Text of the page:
Tuesday, February 16, 2010

Creation, Worship and Life

Here is a typically thought-provoking excerpt from Brueggemann's Theology of the Old Testament (p532). Even without his particular assumptions on the dating of the Genesis account, his point still stands. This particular strand of interpretation of the Temple was introduced to me in my first year Pentateuch class and has been one of many abiding and fruitful insights from the time here at HTC. Anyway, here's Brueggemann...
Creation as Counter-Experience in Worship

One other peculiar practice in Israel’s worship life bears on our theme. It is evident in Gen 1:1–2:4a that creation and its gift of blessing are understood to be accomplished through (a) utterance, (b) separation of day from night and the waters from the waters, and (c) in the culminating practice of Sabbath.
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It is widely held that creation became a crucial claim of Israel’s faith in exile, when Gen 1:1–2:4a is commonly dated. This setting for creation faith suggests that affirmation of creation as an ordered, reliable arena of generosity is a treasured counter to the disordered experience of chaos in exile. If this critical judgment is accepted, creation then is an "enactment," done in worship, in order to resist the negation of the world of exile. As a consequence, creation is not to be understood as a theory or as an intellectual, speculative notion, but as a concrete life-or-death discipline and practice, whereby the peculiar claims of Yahweh were mediated in and to Israel.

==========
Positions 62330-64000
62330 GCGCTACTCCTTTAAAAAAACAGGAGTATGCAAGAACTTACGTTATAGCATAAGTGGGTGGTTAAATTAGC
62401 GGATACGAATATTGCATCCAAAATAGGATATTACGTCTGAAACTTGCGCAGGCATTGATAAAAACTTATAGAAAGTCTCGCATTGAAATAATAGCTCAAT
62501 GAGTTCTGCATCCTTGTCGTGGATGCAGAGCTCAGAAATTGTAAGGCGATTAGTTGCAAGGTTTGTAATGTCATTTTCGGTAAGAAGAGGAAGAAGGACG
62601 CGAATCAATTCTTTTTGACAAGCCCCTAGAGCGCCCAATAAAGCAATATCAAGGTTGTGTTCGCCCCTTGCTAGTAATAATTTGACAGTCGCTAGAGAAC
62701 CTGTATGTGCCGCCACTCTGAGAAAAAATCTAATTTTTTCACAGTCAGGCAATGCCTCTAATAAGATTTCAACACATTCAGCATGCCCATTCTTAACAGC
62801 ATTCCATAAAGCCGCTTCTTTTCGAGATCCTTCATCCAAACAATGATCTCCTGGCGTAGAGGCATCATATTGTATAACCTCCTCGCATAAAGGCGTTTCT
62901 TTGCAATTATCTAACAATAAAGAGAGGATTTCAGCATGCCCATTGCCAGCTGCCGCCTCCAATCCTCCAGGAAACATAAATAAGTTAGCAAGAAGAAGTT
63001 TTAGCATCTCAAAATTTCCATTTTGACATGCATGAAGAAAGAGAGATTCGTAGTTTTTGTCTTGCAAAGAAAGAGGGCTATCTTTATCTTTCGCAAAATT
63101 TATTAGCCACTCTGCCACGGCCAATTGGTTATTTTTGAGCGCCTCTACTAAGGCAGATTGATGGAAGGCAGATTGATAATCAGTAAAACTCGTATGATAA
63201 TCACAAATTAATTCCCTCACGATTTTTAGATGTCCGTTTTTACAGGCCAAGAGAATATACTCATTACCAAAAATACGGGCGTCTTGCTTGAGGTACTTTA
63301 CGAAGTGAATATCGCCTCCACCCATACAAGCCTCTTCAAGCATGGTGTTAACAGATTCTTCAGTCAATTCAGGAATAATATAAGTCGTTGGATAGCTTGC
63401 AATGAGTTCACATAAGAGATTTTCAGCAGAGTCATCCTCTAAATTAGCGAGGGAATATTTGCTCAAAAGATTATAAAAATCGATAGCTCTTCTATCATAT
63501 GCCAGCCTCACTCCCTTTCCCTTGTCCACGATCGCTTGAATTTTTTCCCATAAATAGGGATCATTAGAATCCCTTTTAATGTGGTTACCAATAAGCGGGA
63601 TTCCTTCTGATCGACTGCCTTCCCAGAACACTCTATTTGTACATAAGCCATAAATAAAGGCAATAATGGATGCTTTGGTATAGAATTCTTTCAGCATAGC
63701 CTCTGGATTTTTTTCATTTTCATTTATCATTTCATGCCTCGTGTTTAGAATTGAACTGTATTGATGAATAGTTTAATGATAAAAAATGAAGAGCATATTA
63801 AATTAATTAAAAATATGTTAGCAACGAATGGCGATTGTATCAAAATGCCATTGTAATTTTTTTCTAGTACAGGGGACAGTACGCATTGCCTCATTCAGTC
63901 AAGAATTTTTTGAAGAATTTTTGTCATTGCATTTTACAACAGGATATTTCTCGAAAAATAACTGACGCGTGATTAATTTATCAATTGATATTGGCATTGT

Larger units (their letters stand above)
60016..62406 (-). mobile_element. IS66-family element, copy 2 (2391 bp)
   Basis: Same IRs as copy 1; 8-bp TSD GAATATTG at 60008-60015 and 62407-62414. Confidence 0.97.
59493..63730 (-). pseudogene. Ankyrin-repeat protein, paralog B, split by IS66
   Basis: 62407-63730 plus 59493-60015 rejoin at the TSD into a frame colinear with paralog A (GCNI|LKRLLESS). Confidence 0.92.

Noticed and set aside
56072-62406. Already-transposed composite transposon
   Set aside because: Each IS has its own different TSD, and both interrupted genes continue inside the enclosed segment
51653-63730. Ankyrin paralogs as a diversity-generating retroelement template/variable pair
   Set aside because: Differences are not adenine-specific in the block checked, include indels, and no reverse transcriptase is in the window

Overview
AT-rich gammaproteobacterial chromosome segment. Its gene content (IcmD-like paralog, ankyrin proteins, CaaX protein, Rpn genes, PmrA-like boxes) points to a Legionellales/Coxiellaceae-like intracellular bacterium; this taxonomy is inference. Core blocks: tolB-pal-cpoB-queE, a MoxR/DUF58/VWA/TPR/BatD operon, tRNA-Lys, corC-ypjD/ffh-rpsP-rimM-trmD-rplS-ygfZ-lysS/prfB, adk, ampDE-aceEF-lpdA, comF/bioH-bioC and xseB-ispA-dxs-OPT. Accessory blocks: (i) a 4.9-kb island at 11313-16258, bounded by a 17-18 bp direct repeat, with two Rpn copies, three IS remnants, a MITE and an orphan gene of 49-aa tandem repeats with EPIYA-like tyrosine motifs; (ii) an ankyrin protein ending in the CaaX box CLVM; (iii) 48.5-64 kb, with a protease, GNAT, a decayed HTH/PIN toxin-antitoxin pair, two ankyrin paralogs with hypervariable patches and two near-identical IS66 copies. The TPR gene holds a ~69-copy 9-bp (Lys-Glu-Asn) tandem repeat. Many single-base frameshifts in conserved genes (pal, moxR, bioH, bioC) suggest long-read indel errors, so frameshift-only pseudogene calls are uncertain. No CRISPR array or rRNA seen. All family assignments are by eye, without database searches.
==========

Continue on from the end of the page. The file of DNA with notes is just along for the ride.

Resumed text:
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This assumption has led a series of scholars to notice that the Priestly construct of the tabernacle in Exodus 25–31 has an odd and seemingly intentional parallel to the creation liturgy of Gen 1:1–2:4a. That is, the instructions for the making of the tabernacle, given by Yahweh to Moses, consist in seven speeches, matching the seven days of creation, and culminating, like Gen 2:1–4a, in the provision for the Sabbath (Exod 31:12–17). Moreover, the assertion that the tabernacle is finally "finished" (Exod 39:32, 40:33) corresponds to the "finish" of creation in Gen 2:4.
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This parallelism suggests that while creation may be an experience of the world, in a context where the world is experienced as not good, orderly, or generative, Israel has recourse to the counter-experience of creation in worship. Such an exercise, we may suspect, permitted Israelites who gave themselves fully over to the drama and claims of the creation liturgy to live responsible, caring, secure, generative, and (above all) sane lives, in circumstances that severely discouraged such resolved living.
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Thus creation, in such a context, has concrete and immediate pastoral implication.